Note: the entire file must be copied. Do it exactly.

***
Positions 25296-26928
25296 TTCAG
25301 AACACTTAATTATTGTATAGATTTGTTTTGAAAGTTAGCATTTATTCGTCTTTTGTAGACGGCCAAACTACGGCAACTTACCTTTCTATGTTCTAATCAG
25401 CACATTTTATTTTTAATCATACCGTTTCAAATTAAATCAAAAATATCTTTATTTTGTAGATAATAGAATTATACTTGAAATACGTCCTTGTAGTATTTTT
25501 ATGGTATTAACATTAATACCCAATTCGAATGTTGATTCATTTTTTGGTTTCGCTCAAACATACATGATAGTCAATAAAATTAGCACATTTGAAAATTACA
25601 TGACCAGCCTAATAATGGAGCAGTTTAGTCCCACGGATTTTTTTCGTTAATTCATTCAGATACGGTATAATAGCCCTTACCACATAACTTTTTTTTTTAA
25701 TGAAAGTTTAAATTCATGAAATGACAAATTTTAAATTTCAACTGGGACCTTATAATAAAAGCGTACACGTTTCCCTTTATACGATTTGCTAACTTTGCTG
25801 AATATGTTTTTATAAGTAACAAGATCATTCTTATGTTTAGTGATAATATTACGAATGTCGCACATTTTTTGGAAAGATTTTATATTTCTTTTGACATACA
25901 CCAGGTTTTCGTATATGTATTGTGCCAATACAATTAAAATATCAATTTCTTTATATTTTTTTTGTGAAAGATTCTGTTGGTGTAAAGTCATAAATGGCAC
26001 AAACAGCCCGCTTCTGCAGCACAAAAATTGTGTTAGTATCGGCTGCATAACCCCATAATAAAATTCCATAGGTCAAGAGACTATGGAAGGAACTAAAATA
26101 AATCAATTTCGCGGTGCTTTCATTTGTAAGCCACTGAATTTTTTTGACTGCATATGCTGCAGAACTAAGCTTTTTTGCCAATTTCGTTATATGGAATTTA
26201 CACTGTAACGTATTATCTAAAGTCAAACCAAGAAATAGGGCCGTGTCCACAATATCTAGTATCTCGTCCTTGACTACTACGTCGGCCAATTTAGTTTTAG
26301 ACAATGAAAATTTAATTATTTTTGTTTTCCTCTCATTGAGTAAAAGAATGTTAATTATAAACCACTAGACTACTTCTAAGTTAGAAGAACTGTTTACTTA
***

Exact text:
Positions 25296-26928
25296 TTCAG
25301 AACACTTAATTATTGTATAGATTTGTTTTGAAAGTTAGCATTTATTCGTCTTTTGTAGACGGCCAAACTACGGCAACTTACCTTTCTATGTTCTAATCAG
25401 CACATTTTATTTTTAATCATACCGTTTCAAATTAAATCAAAAATATCTTTATTTTGTAGATAATAGAATTATACTTGAAATACGTCCTTGTAGTATTTTT
25501 ATGGTATTAACATTAATACCCAATTCGAATGTTGATTCATTTTTTGGTTTCGCTCAAACATACATGATAGTCAATAAAATTAGCACATTTGAAAATTACA
25601 TGACCAGCCTAATAATGGAGCAGTTTAGTCCCACGGATTTTTTTCGTTAATTCATTCAGATACGGTATAATAGCCCTTACCACATAACTTTTTTTTTTAA
25701 TGAAAGTTTAAATTCATGAAATGACAAATTTTAAATTTCAACTGGGACCTTATAATAAAAGCGTACACGTTTCCCTTTATACGATTTGCTAACTTTGCTG
25801 AATATGTTTTTATAAGTAACAAGATCATTCTTATGTTTAGTGATAATATTACGAATGTCGCACATTTTTTGGAAAGATTTTATATTTCTTTTGACATACA
25901 CCAGGTTTTCGTATATGTATTGTGCCAATACAATTAAAATATCAATTTCTTTATATTTTTTTTGTGAAAGATTCTGTTGGTGTAAAGTCATAAATGGCAC
26001 AAACAGCCCGCTTCTGCAGCACAAAAATTGTGTTAGTATCGGCTGCATAACCCCATAATAAAATTCCATAGGTCAAGAGACTATGGAAGGAACTAAAATA
26101 AATCAATTTCGCGGTGCTTTCATTTGTAAGCCACTGAATTTTTTTGACTGCATATGCTGCAGAACTAAGCTTTTTTGCCAATTTCGTTATATGGAATTTA
26201 CACTGTAACGTATTATCTAAAGTCAAACCAAGAAATAGGGCCGTGTCCACAATATCTAGTATCTCGTCCTTGACTACTACGTCGGCCAATTTAGTTTTAG
26301 ACAATGAAAATTTAATTATTTTTGTTTTCCTCTCATTGAGTAAAAGAATGTTAATTATAAACCACTAGACTACTTCTAAGTTAGAAGAACTGTTTACTTA